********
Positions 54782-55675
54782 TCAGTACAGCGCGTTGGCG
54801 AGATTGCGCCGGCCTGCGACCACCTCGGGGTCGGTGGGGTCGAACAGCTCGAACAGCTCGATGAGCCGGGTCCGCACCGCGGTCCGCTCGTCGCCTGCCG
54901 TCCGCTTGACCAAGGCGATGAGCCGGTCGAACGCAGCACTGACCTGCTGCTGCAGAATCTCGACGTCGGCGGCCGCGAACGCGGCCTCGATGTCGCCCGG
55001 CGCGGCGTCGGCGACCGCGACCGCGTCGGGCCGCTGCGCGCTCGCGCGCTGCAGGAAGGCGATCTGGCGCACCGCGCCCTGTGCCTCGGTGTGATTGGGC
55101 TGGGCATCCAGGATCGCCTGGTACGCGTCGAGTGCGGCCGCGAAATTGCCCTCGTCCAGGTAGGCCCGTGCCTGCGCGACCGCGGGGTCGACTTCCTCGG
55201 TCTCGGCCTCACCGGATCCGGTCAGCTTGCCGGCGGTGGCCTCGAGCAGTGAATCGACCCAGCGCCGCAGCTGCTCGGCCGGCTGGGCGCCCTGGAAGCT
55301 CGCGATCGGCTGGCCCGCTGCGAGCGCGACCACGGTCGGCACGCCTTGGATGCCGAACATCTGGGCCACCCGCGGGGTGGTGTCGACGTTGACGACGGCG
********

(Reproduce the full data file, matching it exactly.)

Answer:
Positions 54782-55675
54782 TCAGTACAGCGCGTTGGCG
54801 AGATTGCGCCGGCCTGCGACCACCTCGGGGTCGGTGGGGTCGAACAGCTCGAACAGCTCGATGAGCCGGGTCCGCACCGCGGTCCGCTCGTCGCCTGCCG
54901 TCCGCTTGACCAAGGCGATGAGCCGGTCGAACGCAGCACTGACCTGCTGCTGCAGAATCTCGACGTCGGCGGCCGCGAACGCGGCCTCGATGTCGCCCGG
55001 CGCGGCGTCGGCGACCGCGACCGCGTCGGGCCGCTGCGCGCTCGCGCGCTGCAGGAAGGCGATCTGGCGCACCGCGCCCTGTGCCTCGGTGTGATTGGGC
55101 TGGGCATCCAGGATCGCCTGGTACGCGTCGAGTGCGGCCGCGAAATTGCCCTCGTCCAGGTAGGCCCGTGCCTGCGCGACCGCGGGGTCGACTTCCTCGG
55201 TCTCGGCCTCACCGGATCCGGTCAGCTTGCCGGCGGTGGCCTCGAGCAGTGAATCGACCCAGCGCCGCAGCTGCTCGGCCGGCTGGGCGCCCTGGAAGCT
55301 CGCGATCGGCTGGCCCGCTGCGAGCGCGACCACGGTCGGCACGCCTTGGATGCCGAACATCTGGGCCACCCGCGGGGTGGTGTCGACGTTGACGACGGCG